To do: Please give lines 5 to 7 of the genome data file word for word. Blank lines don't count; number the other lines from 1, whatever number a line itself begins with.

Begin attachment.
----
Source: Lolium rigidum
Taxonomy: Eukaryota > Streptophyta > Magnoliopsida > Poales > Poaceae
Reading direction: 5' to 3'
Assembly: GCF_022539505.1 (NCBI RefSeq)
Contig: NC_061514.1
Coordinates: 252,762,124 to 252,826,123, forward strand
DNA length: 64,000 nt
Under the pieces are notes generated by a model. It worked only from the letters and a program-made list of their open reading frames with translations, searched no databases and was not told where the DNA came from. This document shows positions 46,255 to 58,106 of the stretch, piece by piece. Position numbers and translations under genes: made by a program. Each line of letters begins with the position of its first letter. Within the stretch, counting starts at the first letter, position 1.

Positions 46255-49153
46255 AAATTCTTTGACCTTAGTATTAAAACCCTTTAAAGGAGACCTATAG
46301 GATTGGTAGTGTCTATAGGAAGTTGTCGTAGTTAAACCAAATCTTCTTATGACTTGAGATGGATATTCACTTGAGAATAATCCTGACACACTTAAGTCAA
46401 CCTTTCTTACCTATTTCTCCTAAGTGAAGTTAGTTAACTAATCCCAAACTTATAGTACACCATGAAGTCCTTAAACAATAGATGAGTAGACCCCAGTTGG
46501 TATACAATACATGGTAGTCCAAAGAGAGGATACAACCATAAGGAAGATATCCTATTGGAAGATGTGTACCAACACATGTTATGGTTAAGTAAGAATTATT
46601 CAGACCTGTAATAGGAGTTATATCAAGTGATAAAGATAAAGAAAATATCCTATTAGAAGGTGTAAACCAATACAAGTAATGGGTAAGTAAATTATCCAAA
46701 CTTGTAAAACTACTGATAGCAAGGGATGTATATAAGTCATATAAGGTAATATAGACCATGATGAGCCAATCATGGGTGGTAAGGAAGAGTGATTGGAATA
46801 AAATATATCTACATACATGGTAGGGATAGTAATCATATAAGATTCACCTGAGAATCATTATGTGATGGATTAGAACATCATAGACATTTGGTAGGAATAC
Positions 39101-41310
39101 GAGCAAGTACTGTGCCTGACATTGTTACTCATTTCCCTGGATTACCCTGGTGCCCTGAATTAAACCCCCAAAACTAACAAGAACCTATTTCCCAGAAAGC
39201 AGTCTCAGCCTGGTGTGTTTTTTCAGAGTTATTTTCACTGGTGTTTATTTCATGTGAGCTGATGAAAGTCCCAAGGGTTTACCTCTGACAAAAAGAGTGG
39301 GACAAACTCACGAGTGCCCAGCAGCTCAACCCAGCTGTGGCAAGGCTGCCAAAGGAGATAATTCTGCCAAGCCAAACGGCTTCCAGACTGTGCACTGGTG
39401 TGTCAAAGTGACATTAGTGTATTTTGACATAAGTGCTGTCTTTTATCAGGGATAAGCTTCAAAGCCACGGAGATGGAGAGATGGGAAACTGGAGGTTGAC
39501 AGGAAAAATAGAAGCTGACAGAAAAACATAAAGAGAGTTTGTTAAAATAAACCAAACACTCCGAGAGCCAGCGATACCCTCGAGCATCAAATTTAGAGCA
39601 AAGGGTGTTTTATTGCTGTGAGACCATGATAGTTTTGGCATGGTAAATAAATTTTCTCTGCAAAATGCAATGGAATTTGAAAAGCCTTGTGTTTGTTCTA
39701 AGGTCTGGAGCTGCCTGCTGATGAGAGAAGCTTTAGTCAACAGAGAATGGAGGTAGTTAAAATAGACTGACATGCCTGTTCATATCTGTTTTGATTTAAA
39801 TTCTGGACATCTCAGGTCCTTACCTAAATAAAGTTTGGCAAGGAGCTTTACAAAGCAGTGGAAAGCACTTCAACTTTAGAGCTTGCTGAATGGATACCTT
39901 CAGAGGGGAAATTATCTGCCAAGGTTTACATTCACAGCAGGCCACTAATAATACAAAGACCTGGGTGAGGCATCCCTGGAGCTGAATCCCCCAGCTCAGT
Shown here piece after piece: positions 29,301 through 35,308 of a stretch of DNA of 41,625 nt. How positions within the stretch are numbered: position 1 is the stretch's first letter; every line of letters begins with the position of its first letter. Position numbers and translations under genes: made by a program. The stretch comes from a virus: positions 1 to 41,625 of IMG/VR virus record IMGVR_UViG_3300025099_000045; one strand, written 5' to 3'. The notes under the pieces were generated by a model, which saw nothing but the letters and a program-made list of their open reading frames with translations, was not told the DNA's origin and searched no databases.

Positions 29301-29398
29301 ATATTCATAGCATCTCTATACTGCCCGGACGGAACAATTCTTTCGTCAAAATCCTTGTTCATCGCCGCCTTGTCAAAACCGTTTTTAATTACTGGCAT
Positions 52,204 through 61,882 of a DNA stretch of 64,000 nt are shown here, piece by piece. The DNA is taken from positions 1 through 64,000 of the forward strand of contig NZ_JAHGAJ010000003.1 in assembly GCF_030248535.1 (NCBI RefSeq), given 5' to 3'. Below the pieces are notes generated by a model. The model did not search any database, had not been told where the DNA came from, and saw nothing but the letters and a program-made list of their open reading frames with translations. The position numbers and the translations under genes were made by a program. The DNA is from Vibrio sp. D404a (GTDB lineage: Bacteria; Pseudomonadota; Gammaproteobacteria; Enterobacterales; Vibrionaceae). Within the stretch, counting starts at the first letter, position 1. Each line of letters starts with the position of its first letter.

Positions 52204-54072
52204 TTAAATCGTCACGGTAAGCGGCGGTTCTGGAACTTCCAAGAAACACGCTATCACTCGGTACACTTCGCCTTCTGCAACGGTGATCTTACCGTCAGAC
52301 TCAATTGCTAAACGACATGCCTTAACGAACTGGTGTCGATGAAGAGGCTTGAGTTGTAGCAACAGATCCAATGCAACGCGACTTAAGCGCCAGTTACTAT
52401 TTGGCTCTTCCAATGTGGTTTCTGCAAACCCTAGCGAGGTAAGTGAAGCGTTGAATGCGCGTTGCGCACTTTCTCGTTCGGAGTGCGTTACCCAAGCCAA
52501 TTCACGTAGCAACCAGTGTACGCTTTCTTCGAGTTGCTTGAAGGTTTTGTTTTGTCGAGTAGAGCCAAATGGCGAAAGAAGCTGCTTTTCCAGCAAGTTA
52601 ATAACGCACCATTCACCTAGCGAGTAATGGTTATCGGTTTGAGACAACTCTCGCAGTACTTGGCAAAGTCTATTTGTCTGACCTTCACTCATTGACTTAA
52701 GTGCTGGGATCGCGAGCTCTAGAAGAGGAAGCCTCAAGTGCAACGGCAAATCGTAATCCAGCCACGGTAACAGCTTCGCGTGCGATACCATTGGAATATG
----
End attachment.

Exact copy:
Contig: NC_061514.1
Coordinates: 252,762,124 to 252,826,123, forward strand
DNA length: 64,000 nt